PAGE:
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Easy to Wed

Easy to Wed(1946)

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Remind Me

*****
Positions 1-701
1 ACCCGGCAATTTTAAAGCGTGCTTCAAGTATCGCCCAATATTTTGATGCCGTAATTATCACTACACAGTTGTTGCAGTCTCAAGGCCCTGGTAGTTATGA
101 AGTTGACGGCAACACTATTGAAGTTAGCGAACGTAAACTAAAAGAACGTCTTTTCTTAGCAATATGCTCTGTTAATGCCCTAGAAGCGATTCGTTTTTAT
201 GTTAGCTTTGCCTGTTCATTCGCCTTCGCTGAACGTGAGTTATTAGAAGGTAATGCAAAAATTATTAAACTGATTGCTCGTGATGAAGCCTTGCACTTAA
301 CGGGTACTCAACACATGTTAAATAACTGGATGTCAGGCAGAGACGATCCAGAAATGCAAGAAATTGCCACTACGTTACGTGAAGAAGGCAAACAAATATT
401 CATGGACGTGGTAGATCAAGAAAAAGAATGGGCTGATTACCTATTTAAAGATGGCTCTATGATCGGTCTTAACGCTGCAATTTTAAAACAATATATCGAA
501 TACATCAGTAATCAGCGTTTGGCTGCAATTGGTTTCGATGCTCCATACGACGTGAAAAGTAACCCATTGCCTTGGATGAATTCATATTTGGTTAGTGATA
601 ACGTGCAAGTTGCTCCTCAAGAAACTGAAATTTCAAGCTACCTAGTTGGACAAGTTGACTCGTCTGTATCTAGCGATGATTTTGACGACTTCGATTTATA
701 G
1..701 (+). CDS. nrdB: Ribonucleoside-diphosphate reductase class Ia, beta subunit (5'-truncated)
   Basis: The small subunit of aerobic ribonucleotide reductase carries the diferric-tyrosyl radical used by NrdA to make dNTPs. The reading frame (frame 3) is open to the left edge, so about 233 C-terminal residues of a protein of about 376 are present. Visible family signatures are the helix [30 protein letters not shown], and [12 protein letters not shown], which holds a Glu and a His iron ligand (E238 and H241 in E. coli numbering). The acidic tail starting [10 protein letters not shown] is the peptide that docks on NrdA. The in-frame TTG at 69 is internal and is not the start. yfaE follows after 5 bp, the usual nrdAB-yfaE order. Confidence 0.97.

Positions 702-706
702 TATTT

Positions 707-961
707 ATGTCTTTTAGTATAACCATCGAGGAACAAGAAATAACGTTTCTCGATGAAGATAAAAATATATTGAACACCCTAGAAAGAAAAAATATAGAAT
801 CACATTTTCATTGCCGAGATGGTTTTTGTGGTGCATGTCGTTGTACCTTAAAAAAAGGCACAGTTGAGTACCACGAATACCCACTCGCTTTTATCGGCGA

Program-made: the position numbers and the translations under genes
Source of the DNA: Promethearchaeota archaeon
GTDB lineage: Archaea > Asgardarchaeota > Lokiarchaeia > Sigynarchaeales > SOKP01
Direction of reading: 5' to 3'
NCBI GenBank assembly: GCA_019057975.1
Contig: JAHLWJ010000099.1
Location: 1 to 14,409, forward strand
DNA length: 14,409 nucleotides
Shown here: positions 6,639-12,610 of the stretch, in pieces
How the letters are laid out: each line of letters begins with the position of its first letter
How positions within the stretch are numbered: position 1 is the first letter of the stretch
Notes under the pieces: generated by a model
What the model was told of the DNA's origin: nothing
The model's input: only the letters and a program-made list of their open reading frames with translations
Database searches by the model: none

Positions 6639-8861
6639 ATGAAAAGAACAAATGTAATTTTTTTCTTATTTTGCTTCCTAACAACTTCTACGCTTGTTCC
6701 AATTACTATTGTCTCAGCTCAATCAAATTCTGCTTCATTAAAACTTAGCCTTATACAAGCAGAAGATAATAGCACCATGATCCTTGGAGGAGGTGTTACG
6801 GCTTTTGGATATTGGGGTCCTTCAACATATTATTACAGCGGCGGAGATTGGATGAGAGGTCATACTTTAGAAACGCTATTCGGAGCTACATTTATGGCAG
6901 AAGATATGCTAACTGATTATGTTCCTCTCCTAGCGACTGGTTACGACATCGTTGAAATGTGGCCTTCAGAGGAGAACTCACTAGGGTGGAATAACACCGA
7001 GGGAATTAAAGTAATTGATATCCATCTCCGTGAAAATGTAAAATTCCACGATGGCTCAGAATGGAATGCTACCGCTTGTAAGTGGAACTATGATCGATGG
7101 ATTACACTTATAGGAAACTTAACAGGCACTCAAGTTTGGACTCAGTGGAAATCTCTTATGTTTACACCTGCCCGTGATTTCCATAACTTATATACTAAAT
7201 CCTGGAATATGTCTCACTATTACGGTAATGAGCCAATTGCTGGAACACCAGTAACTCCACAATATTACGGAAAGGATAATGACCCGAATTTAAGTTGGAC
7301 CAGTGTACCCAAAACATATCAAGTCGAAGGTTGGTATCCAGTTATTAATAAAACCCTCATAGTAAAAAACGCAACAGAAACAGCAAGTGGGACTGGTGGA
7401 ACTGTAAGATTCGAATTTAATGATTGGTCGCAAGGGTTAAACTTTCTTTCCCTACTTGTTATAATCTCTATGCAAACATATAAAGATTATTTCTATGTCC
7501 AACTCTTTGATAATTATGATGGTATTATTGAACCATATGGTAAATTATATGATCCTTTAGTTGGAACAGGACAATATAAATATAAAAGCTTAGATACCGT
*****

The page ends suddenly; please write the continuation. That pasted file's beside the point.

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When his newspaper, The Morning Star , accidentally prints a libelous story about Connie Allenbury, the daughter of financial tycoon J. B. Allenbury, Farwood knows that he is in trouble. Infuriated by the newspaper's accusation that his daughter stole a woman's husband, Allenbury vows to file a $2,000,000 libel suit against the paper. Farwood, hoping to save his newspaper from ruin, calls on his business manager, Warren Haggerty, for help. Warren, who is engaged to marry Gladys Benton, calls off his wedding and quickly devises a plan to prevent the suit from advancing. The plan, which is to frame Connie as a co-respondent in a staged wife-stealing scheme, is initiated when Warren hires a former reporter at the newspaper, Bill Stevens Chandler, and prepares to send him to Mexico City, where the Allenburys are vacationing. Then, after assuring her that he will marry her as soon as he finishes his business with the Allenburys, Warren persuades Gladys to temporarily marry Bill in name only so that he can sue him for alienation of affection when a photograph of Bill and Connie is produced. Gladys and Bill are quickly married by a justice of the peace. Bill, accompanied by Warren's friend Spike, goes to Mexico, where he follows the Allenburys and takes a crash course in hunting, which is Allenbury's favorite hobby. At the Hotel Del Rey, Bill endears himself to Connie when he protects her from the unwanted attentions of Spike. Bill later introduces himself to Connie and her father as a writer and a hunting enthusiast. Allenbury quickly befriends Bill and sets a date for a duck hunting expedition. Days pass, and Gladys and Warren get impatient with Bill, who has not yet produced a picture of himself with Connie. Connie eventually realizes that Bill is faking his duck hunting experience when he arrives at the hunting grounds sporting brand new equipment. Bill and the Allenburys split into two boats for the hunt, and Bill is frustrated by his failure to shoot down a single duck. After hours of waiting in the boat with no success, a flock of ducks flies overhead, and, as Bill struggles with his rifle, a shot is accidentally fired into the air. The bullet strikes a duck, which falls from the sky and lands on Bill's head. Allenbury and Connie are impressed by the catch, and later serve the duck for dinner. A romance soon blossoms between Bill and Connie, but Bill, fearing that Gladys is getting impatient and is planning to expose him, stalls for time by feigning romantic interest in her. Suspecting that Bill is romancing Gladys, Warren decides to visit Connie and try to persuade her to drop the suit. After Connie refuses Warren's request, Warren telephones Gladys and tells her that Bill is romantically involved with Connie. Gladys, who believes she is in love with Bill, then goes to the Allenbury estate and tells Allenbury that Bill is her husband. Allenbury is shocked by the news and tells Connie, who tests Bill by asking him to marry her immediately. Bill consents, and they are married by a justice of the peace. Warren and Gladys threaten to expose Bill as a bigamist, but Bill prevents them from doing so by telling Gladys that he has learned that she is still legally married to a man named Joseph Simpson, and that her mail-order divorce was nullified. Gladys surprises Bill, though, when she tells him that she knows about the nullification and that she later got a legal divorce in Reno. All ends happily, though, when the Allenburys drop their suit, and when Gladys and Warren realize that they are truly meant for each other.